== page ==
Every Sunday, I visit her at a long term care home.

Looking into her eyes, sometimes, it feels like looking into a deep well that leads to nothingness!

That is not how I know her!

I know her as a strong minded single lady who became the 2nd woman Tahsildar in Ooty. As the kind aunt who pampered me a lot – those expensive lunches (for those days) at Shinkows and Spencers in Ooty and outrageously priced toys at Chellarams and Mohans! The warmth of her love and affection above it all!

Or, frustratingly, as the lady who picked battles that didn’t make sense (to me) – like spending all her savings on a 40 year case that went nowhere. There were a lot of things we didn’t see eye to eye on, and quarrelled often for. Yet, we had a strong bonding.

She was always very involved. She gave it all. Once she was in, she was all-in. No half-measures! People were bad or good, things were right or wrong. Black or white, grey didn’t exist.

On November 25th, she was found unconscious and was rushed to hospital. A massive stroke left her motionless on one side of her body and more importantly, robbed her off her emotions.

Those very emotions that I have come to see as my aunt – having largely accepted her flaws as time has passed. I miss those.

It feels strange. She is alive. Yet, I miss her. I miss those emotions – those fights, those warm weekly calls, those arguments on yet another lawyer bill.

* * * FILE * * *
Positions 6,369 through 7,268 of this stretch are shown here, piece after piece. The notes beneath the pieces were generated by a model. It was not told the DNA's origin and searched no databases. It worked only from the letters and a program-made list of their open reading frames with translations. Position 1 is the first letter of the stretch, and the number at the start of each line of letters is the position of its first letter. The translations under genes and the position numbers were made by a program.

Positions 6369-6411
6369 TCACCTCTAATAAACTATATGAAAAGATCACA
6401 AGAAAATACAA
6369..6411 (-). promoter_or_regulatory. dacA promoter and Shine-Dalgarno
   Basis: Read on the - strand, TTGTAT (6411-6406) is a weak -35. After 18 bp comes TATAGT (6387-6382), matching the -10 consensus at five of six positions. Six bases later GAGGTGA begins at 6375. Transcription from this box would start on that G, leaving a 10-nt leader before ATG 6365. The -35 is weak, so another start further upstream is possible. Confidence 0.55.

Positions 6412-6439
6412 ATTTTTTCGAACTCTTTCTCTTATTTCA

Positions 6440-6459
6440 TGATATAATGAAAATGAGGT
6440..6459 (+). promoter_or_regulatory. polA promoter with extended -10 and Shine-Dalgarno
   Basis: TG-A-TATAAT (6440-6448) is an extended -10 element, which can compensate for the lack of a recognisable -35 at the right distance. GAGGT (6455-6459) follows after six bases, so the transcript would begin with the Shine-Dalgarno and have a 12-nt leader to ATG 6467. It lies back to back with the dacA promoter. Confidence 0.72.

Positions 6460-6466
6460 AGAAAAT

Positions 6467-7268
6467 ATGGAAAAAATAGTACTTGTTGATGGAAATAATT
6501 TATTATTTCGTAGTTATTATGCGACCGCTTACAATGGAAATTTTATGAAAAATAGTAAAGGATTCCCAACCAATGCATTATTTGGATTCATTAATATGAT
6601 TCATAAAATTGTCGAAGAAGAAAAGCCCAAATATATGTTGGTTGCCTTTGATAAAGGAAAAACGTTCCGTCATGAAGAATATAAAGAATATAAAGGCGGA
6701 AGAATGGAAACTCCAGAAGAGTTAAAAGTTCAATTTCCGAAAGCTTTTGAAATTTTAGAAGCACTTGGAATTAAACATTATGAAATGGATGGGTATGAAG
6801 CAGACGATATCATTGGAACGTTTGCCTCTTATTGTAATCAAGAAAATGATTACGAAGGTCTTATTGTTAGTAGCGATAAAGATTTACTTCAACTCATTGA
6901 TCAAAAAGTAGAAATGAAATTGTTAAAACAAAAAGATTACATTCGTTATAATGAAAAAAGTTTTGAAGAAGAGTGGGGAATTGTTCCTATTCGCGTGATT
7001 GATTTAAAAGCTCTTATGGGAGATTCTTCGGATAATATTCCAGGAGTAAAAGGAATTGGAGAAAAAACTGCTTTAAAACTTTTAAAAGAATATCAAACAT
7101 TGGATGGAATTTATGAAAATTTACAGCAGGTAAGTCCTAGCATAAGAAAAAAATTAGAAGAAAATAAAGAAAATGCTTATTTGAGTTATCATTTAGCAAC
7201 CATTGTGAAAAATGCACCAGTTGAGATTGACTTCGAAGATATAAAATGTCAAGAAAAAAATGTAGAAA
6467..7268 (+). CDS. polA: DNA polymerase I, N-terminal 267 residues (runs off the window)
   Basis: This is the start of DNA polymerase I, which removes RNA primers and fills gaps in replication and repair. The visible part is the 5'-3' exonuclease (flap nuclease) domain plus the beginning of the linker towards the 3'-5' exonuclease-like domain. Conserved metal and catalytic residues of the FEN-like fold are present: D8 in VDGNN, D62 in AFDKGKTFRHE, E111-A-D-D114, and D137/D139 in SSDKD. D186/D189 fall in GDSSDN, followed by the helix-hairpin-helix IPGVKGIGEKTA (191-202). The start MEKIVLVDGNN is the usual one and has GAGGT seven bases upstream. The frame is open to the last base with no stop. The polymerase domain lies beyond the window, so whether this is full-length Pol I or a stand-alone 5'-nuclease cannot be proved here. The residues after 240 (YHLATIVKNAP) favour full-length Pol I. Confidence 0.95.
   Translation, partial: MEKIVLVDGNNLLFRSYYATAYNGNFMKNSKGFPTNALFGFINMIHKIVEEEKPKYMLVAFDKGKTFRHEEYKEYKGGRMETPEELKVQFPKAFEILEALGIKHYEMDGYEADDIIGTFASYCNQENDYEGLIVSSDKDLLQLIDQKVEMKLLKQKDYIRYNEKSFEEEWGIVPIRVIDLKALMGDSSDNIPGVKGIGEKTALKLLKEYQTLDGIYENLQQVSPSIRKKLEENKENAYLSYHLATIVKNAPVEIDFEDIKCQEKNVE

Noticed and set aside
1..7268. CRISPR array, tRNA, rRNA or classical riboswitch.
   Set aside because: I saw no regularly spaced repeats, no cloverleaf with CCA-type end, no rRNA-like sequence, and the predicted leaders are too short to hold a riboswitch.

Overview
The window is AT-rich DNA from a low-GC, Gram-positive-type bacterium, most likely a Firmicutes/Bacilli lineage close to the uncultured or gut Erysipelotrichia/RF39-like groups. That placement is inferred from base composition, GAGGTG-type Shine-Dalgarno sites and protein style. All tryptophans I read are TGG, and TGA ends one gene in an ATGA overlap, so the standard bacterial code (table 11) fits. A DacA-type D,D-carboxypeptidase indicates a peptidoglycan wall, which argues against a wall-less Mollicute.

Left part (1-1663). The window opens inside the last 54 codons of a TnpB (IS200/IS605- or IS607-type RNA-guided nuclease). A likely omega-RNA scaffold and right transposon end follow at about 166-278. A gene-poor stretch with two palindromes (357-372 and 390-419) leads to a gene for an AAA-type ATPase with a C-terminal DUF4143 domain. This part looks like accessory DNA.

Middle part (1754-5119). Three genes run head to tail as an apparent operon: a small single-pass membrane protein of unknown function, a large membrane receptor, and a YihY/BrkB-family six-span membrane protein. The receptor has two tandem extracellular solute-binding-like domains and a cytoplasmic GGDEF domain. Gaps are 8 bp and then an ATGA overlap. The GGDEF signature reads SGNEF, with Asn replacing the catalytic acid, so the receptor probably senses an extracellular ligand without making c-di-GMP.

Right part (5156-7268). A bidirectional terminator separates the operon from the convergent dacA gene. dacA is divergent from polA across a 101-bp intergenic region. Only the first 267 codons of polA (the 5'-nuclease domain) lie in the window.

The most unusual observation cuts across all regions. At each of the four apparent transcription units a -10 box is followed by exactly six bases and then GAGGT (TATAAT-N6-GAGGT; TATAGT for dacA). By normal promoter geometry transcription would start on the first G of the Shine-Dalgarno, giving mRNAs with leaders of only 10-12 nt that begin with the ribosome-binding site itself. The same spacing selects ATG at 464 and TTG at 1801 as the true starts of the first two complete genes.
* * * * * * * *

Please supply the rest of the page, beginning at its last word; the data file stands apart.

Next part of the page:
The last 3 months have been stressful, but time heals everything. I am now thankful that we had our moments. I don’t pray for anything – I can embrace anything. If she disappears into oblivion never recovering from her state, she will be just fine. I will be too. If she recovers and embraces me with all her being, that is fine too. Things can get bad, painful and sorrowful – that is fine too! Or better, that too, is fine!

Anything is fine. These two months, I have learned to remove expectations. That helps!

At the risk of misinterpretation by someone, I quote my opinion on life.

To pass through this brief life as nature demands. To give it up without complaint.
Like an olive that ripens and falls.
– Marcus Aurelius (Meditations)

The new manager

Once upon a time, there lived a simpleton!

He came from a far-off village and his education was so-so. Teachers at his modest Government school would often say, “you only know to eat, why do you even come to school”. Somehow he struggled through to complete 8th standard – the equivalent of a degree in his village.

Now that education was ‘done with’, his father reminded him of his family duties – getting any job that would help reduce the family’s burden.

Just like every ‘educated person’ in his village, he too set off to that paradise called Hangalore in search of a career. High hopes and a smile on face.